Animation Storyboard: Everything You Should Know

In professional animation studios, the animation production pipeline is a structured workflow that comprises pre-production, production, and post-production stages. Pre-production involves essential steps like idea generation, story creation, scriptwriting, storyboarding, animatics, and design. Among these, the Animation Storyboard is a crucial step where the script is visually translated for further development, serving as the first visual representation of the script.

Fundamentals of Animation Storyboarding

Definition

A storyboard is a series of drawings based on the script, serving as a visual guide throughout the animation production pipeline.

Contents of a Standard Storyboard

The sequence of scenes to narrate the story. Visual and auditory elements that the viewer will experience on-screen. Technical information for each scene, including early ideas for camera staging, transitions, visual effects, audio notes, and key character poses or events.

Importance

A fully developed storyboard is an essential tool for the entire team to understand the look and feel of the final animation. It ties together all subsequent production steps, especially in larger productions like feature films.

Evolution of Storyboarding 

Storyboards, as known today, evolved from “story sketches” created at Walt Disney studios in the early 1930s. Animator Webb Smith is credited with the idea, using separate sheets of paper pinned to a bulletin board to tell a story in sequence. By 1938, all American animation studios adopted storyboarding, and it later became standard in live-action film production.

Sinspired Studio Approach

Sinspired Studio employs storyboarding as a fundamental step in its animation production process. The studio recognizes the significance of a fully realized storyboard to guide the team through subsequent production stages. A well-developed storyboard includes key elements like camera staging, transitions, visual effects concepts, audio notes, and character poses or events.

How to Make a Storyboard for Animation

In the realm of 3D animation, two primary approaches exist for storyboarding:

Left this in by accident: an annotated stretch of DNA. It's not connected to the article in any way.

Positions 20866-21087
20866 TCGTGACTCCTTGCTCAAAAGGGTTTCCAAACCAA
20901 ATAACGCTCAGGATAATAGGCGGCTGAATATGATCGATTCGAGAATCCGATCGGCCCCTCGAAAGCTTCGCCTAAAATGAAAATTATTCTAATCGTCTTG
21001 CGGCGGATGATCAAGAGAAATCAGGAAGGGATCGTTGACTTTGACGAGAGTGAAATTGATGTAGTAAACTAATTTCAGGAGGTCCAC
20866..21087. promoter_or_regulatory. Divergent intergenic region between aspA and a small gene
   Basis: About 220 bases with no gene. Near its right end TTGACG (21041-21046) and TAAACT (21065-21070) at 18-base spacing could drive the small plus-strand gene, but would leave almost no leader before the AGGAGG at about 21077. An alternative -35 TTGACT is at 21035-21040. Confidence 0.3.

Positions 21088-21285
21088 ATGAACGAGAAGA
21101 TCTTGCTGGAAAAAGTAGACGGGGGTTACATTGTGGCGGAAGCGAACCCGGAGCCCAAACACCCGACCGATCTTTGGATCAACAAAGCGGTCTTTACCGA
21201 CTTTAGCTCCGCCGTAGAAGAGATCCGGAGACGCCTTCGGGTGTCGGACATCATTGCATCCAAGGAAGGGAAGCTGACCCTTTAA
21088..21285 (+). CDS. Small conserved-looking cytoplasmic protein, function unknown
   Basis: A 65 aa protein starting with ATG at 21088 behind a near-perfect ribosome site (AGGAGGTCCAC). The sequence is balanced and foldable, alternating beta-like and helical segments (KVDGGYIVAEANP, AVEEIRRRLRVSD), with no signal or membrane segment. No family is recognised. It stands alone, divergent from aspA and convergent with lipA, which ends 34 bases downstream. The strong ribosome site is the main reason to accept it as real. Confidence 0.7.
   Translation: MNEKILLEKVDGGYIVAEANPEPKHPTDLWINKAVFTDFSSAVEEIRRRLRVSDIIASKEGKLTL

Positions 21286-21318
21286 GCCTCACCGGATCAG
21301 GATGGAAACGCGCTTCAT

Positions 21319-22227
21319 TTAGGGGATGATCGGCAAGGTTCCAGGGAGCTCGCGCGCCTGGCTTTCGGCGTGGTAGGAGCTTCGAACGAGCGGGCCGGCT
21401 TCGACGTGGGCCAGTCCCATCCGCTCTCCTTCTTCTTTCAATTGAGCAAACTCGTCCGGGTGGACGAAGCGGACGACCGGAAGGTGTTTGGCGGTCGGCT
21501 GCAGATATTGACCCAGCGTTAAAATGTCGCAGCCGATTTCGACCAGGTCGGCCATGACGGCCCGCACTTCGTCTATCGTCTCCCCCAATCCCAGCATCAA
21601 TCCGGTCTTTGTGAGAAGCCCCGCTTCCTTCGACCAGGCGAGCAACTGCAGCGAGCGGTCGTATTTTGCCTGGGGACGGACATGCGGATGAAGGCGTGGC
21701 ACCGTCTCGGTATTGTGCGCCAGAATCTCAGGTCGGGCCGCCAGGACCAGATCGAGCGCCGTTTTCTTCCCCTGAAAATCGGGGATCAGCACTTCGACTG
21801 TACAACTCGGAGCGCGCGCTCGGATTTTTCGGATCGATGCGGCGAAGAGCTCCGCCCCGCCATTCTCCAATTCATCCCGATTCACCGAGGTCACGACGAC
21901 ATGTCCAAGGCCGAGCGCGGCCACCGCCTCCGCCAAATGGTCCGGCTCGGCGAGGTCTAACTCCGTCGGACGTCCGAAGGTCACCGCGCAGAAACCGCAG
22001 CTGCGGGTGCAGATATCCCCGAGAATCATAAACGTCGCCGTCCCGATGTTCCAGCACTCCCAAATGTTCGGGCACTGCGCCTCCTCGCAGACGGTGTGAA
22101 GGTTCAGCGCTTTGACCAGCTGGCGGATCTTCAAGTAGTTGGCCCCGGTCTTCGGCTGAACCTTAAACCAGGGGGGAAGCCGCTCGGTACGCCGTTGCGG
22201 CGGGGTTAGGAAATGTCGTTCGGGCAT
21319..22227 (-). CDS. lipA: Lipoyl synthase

1. Writing a full script.
  2. Creating storyboards directly from the idea or story.

While older animation practices involved creating storyboards without a script, this approach is not recommended for 3D animation due to the complexity and resources involved. Larger productions and teams benefit from a well-structured script before proceeding to storyboarding. Smaller productions or teams with limited resources may choose to bypass scriptwriting and directly engage in storyboarding.

Storyboarding Process: 3 Stages

  1. Planning:Evaluate storyboard specifics against available resources. Set a schedule and deadline.
  2. Production:Storyboard artists create visual representations based on planning.
  3. Revision:Version storyboards for meaningful tracking. Retain previous versions and drafts for reference.

What Should a 3D Animation Storyboard Look Like?

  • Storyboards can range from basic sketches to fully developed depictions created by a team using digital tools.
  • The level of detail depends on the project’s size and complexity.
  • Details such as coloring might be decided based on project needs.
  • Panels, titles, captions, and labeled elements convey major elements like camera moves, actions, dialogues, and staging.
  • Common structures include a 6-panel single-page template with scene and shot numbers, and boxes for dialogues, actions, and staging.

Importance of Labeling Storyboards

Correct labeling organizes project material and facilitates tracking. Unique IDs for each panel are crucial for organization. Most storyboard software assists in managing panel numbers.

Why Labeling Is Important

Proper labeling maintains organization and ease of tracking within the project. Unique IDs for each panel help in managing and referencing storyboard elements.

Why Animators Use Storyboards

Storyboards can be a way to develop and write a story. Some animators use storyboards as a script, believing it to be a fast and effective method. However, this approach is not recommended by Studios.

Conclusion

Storyboarding is a powerful tool in bridging the gap between the script and the final 3D animation. It plays a crucial role in the pre-production stage, facilitating knowledge sharing, avoiding flaws, and ensuring a smooth production process. Storyboards should contain information on the sequence of scenes, elements on-screen, and technical details for each scene. The choices regarding the storyboard format and level of detail can vary, but the essential purpose remains to convey the visual representation of the script effectively.

 

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